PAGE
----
A history of the Learning and Work Institute as it turns 100 today

29 May 2021, 7:48

Through its many incarnations, the Learning and Work Institute has supported initiatives that are still with us now, writes Alan Tuckett

The Learning and Work Institute celebrates its hundredth birthday today. Despite never being blessed with a surfeit of cash, the LWI can look back on 100 years of advocacy and research for lifelong learning.    

Along the way it has fostered a range of successful innovations that led to the establishment of major national and international institutions. It has throughout been a critical friend to governments, challenging and supporting policy around adult education. 

The LWI was founded as the British Institute of Adult Education (BIAE) in 1921. It was the brainchild of Lord Haldane (who went on to become Lord Chancellor) and Albert Mansbridge, who also created the Workers’ Educational Association.  

I was an active member from 1974, and led its work from 1988 until 2011. Its membership when it first opened was limited to individuals rather than institutions, drawn from universities, voluntary bodies and local government. They recognised the value of a national voice promoting adult education that could also research and share good practice. 

In the 1920s it fought budget cuts and launched two inquiries, one on broadcasting and adult education, and the other on the role of film in national life. These led to the BIAE helping to create the British Film Institute, and the BBC’s education advisory council.

In 1934 the BIAE’s charismatic secretary, W.E. Williams, noticed the lack of public art in provincial towns and established Art for the People, taking exhibitions of borrowed works to municipal settings.   

Parallel initiatives in music led to the creation of the Council for Encouragement of Music and the Arts, which from 1945 became the Arts Council, eventually led by Williams.  

Meanwhile, Williams also became chief editor of Penguin Books, and during the Second World War, the BIAE seconded him to run the Army Bureau of Current Affairs, too. The weekly discussion materials sent to soldiers about current affairs are often cited as contributing to Labour’s 1945 landslide.  

In 1945 local authorities established the National Foundation for Adult Education, with local authorities and other providers as institutional members. 

BIAE was strapped financially, and in 1948 the two amalgamated as the National Institute of Adult Education.   

NIAE’s international work helped create the European Bureau of Adult Education in 1954 and the International Council for Adult Education in 1974.  

From 1975 NIAE hosted the government-backed Adult Literacy Resource Agency and its successor bodies, playing an active role in the establishment of English as a Second Language courses.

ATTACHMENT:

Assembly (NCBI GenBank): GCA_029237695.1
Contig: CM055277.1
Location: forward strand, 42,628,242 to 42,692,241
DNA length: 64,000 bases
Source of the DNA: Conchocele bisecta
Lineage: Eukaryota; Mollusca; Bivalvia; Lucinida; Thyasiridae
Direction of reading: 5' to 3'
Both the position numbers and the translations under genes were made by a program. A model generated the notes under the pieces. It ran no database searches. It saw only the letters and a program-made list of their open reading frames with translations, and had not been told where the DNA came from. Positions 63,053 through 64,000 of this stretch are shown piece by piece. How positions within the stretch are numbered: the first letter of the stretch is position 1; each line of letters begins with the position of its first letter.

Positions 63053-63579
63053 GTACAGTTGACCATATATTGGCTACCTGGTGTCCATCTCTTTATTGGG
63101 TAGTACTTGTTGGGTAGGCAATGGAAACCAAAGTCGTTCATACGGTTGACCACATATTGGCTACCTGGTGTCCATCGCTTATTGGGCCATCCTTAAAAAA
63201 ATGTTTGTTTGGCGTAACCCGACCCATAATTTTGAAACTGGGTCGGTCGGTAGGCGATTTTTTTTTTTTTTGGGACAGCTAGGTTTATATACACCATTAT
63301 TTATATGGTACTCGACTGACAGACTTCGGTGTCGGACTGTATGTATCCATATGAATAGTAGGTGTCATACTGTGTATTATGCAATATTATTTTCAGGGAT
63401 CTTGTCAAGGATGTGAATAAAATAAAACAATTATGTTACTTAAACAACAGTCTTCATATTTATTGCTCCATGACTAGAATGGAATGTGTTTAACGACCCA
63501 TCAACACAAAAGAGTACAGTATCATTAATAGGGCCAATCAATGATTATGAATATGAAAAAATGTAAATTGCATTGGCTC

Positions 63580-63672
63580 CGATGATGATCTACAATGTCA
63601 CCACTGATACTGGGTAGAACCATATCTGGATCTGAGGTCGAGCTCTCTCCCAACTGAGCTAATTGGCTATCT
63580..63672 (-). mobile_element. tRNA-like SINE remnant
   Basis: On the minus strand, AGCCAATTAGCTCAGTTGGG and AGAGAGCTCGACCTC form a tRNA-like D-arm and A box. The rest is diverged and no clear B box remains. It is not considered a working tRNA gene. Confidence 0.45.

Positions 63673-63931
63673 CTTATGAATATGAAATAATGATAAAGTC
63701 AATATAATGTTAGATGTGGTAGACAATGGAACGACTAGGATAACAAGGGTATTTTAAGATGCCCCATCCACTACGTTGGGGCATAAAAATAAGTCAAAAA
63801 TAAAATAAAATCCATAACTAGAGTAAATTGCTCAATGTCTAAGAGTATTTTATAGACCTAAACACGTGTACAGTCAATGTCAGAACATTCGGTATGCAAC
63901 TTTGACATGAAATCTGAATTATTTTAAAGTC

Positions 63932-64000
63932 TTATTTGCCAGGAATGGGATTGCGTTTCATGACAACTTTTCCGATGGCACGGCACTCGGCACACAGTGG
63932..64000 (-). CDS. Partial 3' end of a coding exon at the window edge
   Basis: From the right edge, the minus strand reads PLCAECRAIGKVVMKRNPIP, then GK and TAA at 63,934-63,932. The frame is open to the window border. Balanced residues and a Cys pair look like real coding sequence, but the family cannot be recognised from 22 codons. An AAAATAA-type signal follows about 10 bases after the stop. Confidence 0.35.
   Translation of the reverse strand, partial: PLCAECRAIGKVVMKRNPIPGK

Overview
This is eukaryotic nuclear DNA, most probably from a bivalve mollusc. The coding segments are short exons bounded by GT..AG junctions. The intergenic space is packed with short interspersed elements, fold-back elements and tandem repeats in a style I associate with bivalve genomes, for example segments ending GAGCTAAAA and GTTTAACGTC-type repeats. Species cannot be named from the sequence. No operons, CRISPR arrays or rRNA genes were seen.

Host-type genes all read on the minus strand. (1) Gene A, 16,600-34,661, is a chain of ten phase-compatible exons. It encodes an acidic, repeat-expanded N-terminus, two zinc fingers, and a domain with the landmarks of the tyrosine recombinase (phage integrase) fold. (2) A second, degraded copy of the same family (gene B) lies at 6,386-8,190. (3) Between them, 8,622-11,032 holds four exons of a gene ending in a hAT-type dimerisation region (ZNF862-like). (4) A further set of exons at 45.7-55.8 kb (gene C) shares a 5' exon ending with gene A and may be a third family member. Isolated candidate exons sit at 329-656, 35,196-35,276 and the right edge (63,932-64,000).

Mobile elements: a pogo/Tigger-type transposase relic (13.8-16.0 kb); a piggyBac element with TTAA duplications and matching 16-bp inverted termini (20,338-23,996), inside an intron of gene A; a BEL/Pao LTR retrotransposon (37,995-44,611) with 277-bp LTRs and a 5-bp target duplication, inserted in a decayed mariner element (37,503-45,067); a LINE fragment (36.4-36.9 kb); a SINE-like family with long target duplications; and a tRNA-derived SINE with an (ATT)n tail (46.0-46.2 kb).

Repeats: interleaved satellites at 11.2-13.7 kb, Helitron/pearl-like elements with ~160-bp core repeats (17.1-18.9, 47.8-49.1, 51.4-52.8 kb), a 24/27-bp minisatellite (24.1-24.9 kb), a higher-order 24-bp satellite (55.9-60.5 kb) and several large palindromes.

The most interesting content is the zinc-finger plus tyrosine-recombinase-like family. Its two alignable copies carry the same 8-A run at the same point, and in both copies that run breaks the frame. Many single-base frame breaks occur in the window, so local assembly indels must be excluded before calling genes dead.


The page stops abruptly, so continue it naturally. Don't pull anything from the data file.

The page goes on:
Throughout the 1980s it also supported activist member committees on gender and race equality, and promoted learners’ voices.    

Its work had a major influence on the expansion of adult opportunities between 1997 and 2003

Then in 1973 the NIAE became the National Institute of Adult Continuing Education, to mark a broadening brief. Until 1991 it hosted two additional innovative government-funded agencies, REPLAN – for unemployed adults – and the Unit for the Development of Adult Continuing Education.    

NIACE returned to advocacy with a bang in the run-up to 1992 legislation, where the government threatened to end public funding for community adult education.  

Working with the National Federation of Women’s Institutes and local government, NIACE co-ordinated a campaign that saw the proposal reversed in just six weeks.   

At the same time NIACE launched Adult Learners’ Week, to celebrate existing learners and encourage others to participate, with free helplines and in partnership with television companies. It was a striking success, was adopted by UNESCO and spread to 55 countries.    

NIACE’s annual adult participation surveys have also helped the government to focus on who doesn’t participate, and its qualitative studies have put forward solutions.   

Its work had a major influence on the expansion of adult opportunities between 1997 and 2003, and has been essential in the fight to limit cuts as public policies have narrowed in the years since.   

The latest name change came in 2014, with the amalgamation of NIACE and Inclusion, which was the research organisation that developed from the unemployment unit. 

As it celebrates its centenary, the LWI’s work is as relevant and vital as ever.

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